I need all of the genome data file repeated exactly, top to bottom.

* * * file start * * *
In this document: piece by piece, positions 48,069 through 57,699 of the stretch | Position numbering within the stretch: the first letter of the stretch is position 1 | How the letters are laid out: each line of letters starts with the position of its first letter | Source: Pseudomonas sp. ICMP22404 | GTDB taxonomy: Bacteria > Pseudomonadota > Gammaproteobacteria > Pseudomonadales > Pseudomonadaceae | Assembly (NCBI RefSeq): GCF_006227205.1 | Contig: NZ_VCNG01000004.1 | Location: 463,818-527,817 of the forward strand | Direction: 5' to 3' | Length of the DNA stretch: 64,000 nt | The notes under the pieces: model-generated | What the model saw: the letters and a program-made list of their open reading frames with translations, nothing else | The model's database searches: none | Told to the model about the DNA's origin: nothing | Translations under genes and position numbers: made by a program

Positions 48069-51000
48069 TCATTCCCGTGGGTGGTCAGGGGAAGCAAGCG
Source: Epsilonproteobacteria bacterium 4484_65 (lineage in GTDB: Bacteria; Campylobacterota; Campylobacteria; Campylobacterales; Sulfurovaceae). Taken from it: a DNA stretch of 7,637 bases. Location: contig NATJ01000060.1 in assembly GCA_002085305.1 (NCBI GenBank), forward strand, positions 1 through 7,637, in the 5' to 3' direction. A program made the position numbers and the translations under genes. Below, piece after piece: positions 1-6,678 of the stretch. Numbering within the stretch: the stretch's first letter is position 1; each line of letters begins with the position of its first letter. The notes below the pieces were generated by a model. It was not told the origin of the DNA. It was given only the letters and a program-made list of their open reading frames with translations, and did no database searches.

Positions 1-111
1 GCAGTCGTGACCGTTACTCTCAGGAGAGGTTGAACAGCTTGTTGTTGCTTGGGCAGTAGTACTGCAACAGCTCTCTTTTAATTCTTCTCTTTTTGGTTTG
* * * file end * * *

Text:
In this document: piece by piece, positions 48,069 through 57,699 of the stretch | Position numbering within the stretch: the first letter of the stretch is position 1 | How the letters are laid out: each line of letters starts with the position of its first letter | Source: Pseudomonas sp. ICMP22404 | GTDB taxonomy: Bacteria > Pseudomonadota > Gammaproteobacteria > Pseudomonadales > Pseudomonadaceae | Assembly (NCBI RefSeq): GCF_006227205.1 | Contig: NZ_VCNG01000004.1 | Location: 463,818-527,817 of the forward strand | Direction: 5' to 3' | Length of the DNA stretch: 64,000 nt | The notes under the pieces: model-generated | What the model saw: the letters and a program-made list of their open reading frames with translations, nothing else | The model's database searches: none | Told to the model about the DNA's origin: nothing | Translations under genes and position numbers: made by a program

Positions 48069-51000
48069 TCATTCCCGTGGGTGGTCAGGGGAAGCAAGCG
Source: Epsilonproteobacteria bacterium 4484_65 (lineage in GTDB: Bacteria; Campylobacterota; Campylobacteria; Campylobacterales; Sulfurovaceae). Taken from it: a DNA stretch of 7,637 bases. Location: contig NATJ01000060.1 in assembly GCA_002085305.1 (NCBI GenBank), forward strand, positions 1 through 7,637, in the 5' to 3' direction. A program made the position numbers and the translations under genes. Below, piece after piece: positions 1-6,678 of the stretch. Numbering within the stretch: the stretch's first letter is position 1; each line of letters begins with the position of its first letter. The notes below the pieces were generated by a model. It was not told the origin of the DNA. It was given only the letters and a program-made list of their open reading frames with translations, and did no database searches.

Positions 1-111
1 GCAGTCGTGACCGTTACTCTCAGGAGAGGTTGAACAGCTTGTTGTTGCTTGGGCAGTAGTACTGCAACAGCTCTCTTTTAATTCTTCTCTTTTTGGTTTG